The second-to-last round of trilogue negotiations to hammer out the final wording of the EU Copyright Directive takes place tonight. On the agenda again: The controversial Article 13, which would make online platforms liable for copyright infringements by their users and force them to install upload filters. Here are the updated 4-column documents: Articles, Recitals.

A Bombshell letter

But the big news came this weekend: Ahead of the negotiations, a letter to MEPs from big film industry associations and sports leagues is raising eyebrows. Their message: They believe both the Parliament’s and the Council’s versions of Article 13 would end up benefiting the big online platforms – and they’d rather prefer to be left out of this mess altogether. They urge that their sectors be explicitly removed from Article 13’s scope, except in the highly unlikely case that both institutions drop all their work and return to the original Commission proposal from 2016.

In doing so, they are disavowing those in the media industry who ahead of the September vote in the European Parliament swayed MEP’s opinions by loudly claiming to be speaking for “European creators” when they asserted that the law, including Parliament’s version, was necessary to “save culture”. The lawmakers cheerleading Article 13 are left scratching their heads: Why do those we believed we were benefiting now want nothing to do with it?

This is where we’ve arrived at after two years of debates and negotiations: Voters hate Article 13 – the petition against it is rapidly closing in on a record 4 million signatures. Young creators feel their livelihoods threatened – check out, for example, this informative rap by one of Germany’s most popular YouTubers. Internet platforms warn it will wreck the net. And now even some of the explicitly intended beneficiaries are renouncing it. Independent academics and experts, of course, have been telling anyone who would listen about the problems with it for years.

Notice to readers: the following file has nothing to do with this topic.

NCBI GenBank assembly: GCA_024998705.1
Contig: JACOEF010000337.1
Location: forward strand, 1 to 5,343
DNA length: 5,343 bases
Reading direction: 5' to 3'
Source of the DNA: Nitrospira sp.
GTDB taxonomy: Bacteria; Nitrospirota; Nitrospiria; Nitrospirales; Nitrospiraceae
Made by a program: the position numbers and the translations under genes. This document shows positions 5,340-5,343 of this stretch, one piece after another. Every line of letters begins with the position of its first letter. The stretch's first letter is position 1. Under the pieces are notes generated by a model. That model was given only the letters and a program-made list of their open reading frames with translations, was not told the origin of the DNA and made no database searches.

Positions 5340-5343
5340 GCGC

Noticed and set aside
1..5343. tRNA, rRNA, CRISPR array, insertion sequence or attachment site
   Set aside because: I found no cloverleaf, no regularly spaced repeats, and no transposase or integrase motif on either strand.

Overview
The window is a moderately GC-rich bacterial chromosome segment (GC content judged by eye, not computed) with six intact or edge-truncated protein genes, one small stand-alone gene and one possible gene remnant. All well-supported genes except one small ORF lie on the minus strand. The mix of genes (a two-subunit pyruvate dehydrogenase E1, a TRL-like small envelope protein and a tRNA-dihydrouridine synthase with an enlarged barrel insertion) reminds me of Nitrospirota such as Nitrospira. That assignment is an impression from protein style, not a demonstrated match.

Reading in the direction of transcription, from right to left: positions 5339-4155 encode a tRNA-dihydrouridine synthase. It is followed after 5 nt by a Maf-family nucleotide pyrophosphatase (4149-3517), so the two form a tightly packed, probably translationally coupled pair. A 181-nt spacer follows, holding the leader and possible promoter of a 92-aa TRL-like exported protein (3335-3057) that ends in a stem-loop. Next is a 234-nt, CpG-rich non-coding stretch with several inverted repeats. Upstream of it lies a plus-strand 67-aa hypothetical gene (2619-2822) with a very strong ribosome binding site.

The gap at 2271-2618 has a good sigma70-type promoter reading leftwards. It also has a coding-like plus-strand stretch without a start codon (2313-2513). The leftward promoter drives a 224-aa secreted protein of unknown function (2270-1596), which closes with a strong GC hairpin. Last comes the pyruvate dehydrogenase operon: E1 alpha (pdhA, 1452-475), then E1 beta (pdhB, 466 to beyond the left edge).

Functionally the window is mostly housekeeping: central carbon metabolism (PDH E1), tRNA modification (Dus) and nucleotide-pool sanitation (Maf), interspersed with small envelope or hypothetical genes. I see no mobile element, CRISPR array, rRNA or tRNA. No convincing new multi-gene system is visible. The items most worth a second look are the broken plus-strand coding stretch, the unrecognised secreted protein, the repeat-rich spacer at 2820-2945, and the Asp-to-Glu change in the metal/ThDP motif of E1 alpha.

It can no longer reasonably be denied: Article 13 was misguided from the start. Rather than solving a specific, well-identified problem with a well-assessed solution, lawmakers attempted to use copyright law to rebalance power between several big industries, with no regard for the collateral damage they were causing. Instead of resolving these concerns and converging on a reasonable middle ground, the negotiations have just muddied the waters further.

The way forward

If the problem we want to solve is that YouTube pays too little to the music industry, let’s make platforms on which a lot of music copyright infringement happens take out collective licenses, while at the same time legalising modern remix and fan culture. That can be done without the erroneous notion that upload filters solve more problems than they create and without burdening small startups and platforms which don’t even have a problem with copyright infringement in the first place.

But if we can’t even agree that that’s what we’re tying to achieve here – that leaves only one way forward: Let’s drop Article 13 altogether and send the directive back to the drawing board.

To the extent possible under law, the creator has waived all copyright and related or neighboring rights to this work.

My name is Julia, I'm the Pirate in the European Parliament.

I'm fighting to make copyright in the EU unified, progressive and fit for the future. Will you join me?

3 comments

  1. 1

    Im from america and i wanna stop eu for censoring social media

  2. 2

    Thank you so much for the message, Julia! Your solutions are excellent and I’m glad you can give us outside the EU a proper update. What do you think will happen moving forward? When do you think we will get a proper announcement?

  3. 3
    FELIPE FERREIRA DE ASSIS

    Thanks for the article, helped me a lot to understand more about this issue. Recently moved to EU and just wanted to get informed about this law.

What do you think?